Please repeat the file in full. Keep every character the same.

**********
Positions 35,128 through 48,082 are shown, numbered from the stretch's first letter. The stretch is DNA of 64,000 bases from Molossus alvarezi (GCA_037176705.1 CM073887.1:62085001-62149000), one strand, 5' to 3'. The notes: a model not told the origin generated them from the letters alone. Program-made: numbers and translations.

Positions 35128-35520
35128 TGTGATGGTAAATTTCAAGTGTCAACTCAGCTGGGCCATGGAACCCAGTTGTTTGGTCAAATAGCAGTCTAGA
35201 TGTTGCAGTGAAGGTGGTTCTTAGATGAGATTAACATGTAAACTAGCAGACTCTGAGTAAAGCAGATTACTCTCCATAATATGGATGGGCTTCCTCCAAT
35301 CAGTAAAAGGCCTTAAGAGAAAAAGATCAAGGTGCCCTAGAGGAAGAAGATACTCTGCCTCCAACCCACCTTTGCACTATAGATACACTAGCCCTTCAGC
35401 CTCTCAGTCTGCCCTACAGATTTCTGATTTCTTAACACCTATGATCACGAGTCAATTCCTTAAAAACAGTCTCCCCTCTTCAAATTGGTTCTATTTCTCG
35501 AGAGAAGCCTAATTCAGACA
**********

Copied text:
Positions 35,128 through 48,082 are shown, numbered from the stretch's first letter. The stretch is DNA of 64,000 bases from Molossus alvarezi (GCA_037176705.1 CM073887.1:62085001-62149000), one strand, 5' to 3'. The notes: a model not told the origin generated them from the letters alone. Program-made: numbers and translations.

Positions 35128-35520
35128 TGTGATGGTAAATTTCAAGTGTCAACTCAGCTGGGCCATGGAACCCAGTTGTTTGGTCAAATAGCAGTCTAGA
35201 TGTTGCAGTGAAGGTGGTTCTTAGATGAGATTAACATGTAAACTAGCAGACTCTGAGTAAAGCAGATTACTCTCCATAATATGGATGGGCTTCCTCCAAT
35301 CAGTAAAAGGCCTTAAGAGAAAAAGATCAAGGTGCCCTAGAGGAAGAAGATACTCTGCCTCCAACCCACCTTTGCACTATAGATACACTAGCCCTTCAGC
35401 CTCTCAGTCTGCCCTACAGATTTCTGATTTCTTAACACCTATGATCACGAGTCAATTCCTTAAAAACAGTCTCCCCTCTTCAAATTGGTTCTATTTCTCG
35501 AGAGAAGCCTAATTCAGACA